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Facebook Twitter 3d cellular automata. Wikiverse: a galactic reimagining of Wikipedia. Universcale. BrainPOP. Euclid: The Game - Tutorial. Goal: Construct a line segment from A to B. ✓ Construct a ray from C to D. ✓ Construct a circle with center E and radius EF. ✓ Construct a circle with center F and radius EF. ✓ Construct a (black) point at the intersection of AB and the ray CD. ✓ Hint: Hold your mouse on a tool to get a brief instruction how the tool works.

Euclid: The Game - Tutorial

Well done ! © 2014 Kasper Peulen. This game is in active development, you can report bugs at github. Click that ’hood! OneZoom Tree of Life Explorer. Number Gossip. In Space We Trust — the art-project about space exploration. Diffen - Compare Anything. Diffen. Discern. Decide. Moongiant - Current moon phases & moon position. Jheronimus Bosch - the Garden of Earthly Delights. About this project The interactive documentary Jheronimus Bosch, the Garden of Earthly Delights provides an in-depth tour though The Garden of Earthly Delights.

Jheronimus Bosch - the Garden of Earthly Delights

In a web interface the visitor will be taken on an audio-visual journey, including sound, music, video and images to enrich the storytelling. Synopsis. McCullough Effect. Read this first: If you fol­low the in­struc­tions below, you will change your brain for a pro­longed time (up to month), in ad­di­tion to sim­ply re­mem­ber­ing this.

McCullough Effect

Pro­ceed only if this is ok with you. What to see Ini­tially you will see a sim­ple 2×2 checker­board con­sist­ing of hor­i­zon­tally and ver­ti­cally striped squares. And the stripes will be black-white, no colour. Fine so far. What to do Se­lect the radio but­ton “Adapt”. When you feel you have adapted suf­fi­ciently long (no need to pay at­ten­tion to colours or stripes, just fol­low the fix­a­tion let­ters), switch back to the radio but­ton “Test” (or press Reset).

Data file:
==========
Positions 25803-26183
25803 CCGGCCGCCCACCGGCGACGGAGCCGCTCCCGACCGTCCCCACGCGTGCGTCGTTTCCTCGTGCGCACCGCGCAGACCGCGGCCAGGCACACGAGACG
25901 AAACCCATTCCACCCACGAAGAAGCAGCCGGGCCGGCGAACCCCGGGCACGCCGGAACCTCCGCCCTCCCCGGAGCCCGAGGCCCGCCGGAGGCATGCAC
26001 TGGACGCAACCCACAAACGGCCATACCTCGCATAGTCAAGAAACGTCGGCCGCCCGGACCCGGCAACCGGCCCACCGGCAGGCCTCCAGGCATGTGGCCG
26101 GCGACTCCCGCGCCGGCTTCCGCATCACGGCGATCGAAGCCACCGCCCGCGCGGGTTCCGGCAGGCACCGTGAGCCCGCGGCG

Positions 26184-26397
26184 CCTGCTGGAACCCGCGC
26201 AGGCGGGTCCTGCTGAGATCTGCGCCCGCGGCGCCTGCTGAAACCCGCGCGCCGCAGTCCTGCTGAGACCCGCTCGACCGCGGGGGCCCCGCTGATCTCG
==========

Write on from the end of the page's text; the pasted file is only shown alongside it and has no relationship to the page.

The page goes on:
If you ro­tate your head or the screen, you can ob­serve that the colours will at­tach to the other set of lines. Com­ments Af­ter­ef­fects are com­monly ob­served in your daily life, e.g. after look­ing into the sun (very briefly!). Discover The Story Of Motoring: An Interactive History. Fluid Simulator. Check out my blog!

Fluid Simulator

E-mail: Fluid Instructions: You can drag the fluid around with your mouse and adjust the sliders at the top to change the properties of the fluid in real-time. Please check out this video if you're having trouble figuring out what the sliders do. It requires Java to run. Check out my newest app: Grantophone! More cool demos! Please enable JavaScript to view the <a href=" powered by Disqus. About. The Planetarium. Ice and sky. Histography - Timeline of History. The Standard Model of Particle Physics. Earth Polychromatic Camera. The Timescale of Life.

PHYSICS MAP. 100,000 Stars. Imagining the Tenth Dimension - A Book by Rob Bryanton. WIKISKY.ORG. The Scale of the Universe – Scale of the Universe. Surya Siddhantha Planetary Model. If the Moon Were Only 1 Pixel - A tediously accurate map of the solar system. Mercury Venus Earth You Are Here Moon Mars Jupiter Io.

If the Moon Were Only 1 Pixel - A tediously accurate map of the solar system

Planet Hunters. Animagraffs - Animated infographics by Jacob O'Neal. SpaceBook® Frontier of Physics: Interactive Map. “Ever since the dawn of civilization,” Stephen Hawking wrote in his international bestseller A Brief History of Time, “people have not been content to see events as unconnected and inexplicable.

Frontier of Physics: Interactive Map

They have craved an understanding of the underlying order in the world.” In the quest for a unified, coherent description of all of nature — a “theory of everything” — physicists have unearthed the taproots linking ever more disparate phenomena. With the law of universal gravitation, Isaac Newton wedded the fall of an apple to the orbits of the planets. Albert Einstein, in his theory of relativity, wove space and time into a single fabric, and showed how apples and planets fall along the fabric’s curves. And today, all known elementary particles plug neatly into a mathematical structure called the Standard Model. Our map of the frontier of fundamental physics, built by the interactive developer Emily Fuhrman, weights questions roughly according to their importance in advancing the field.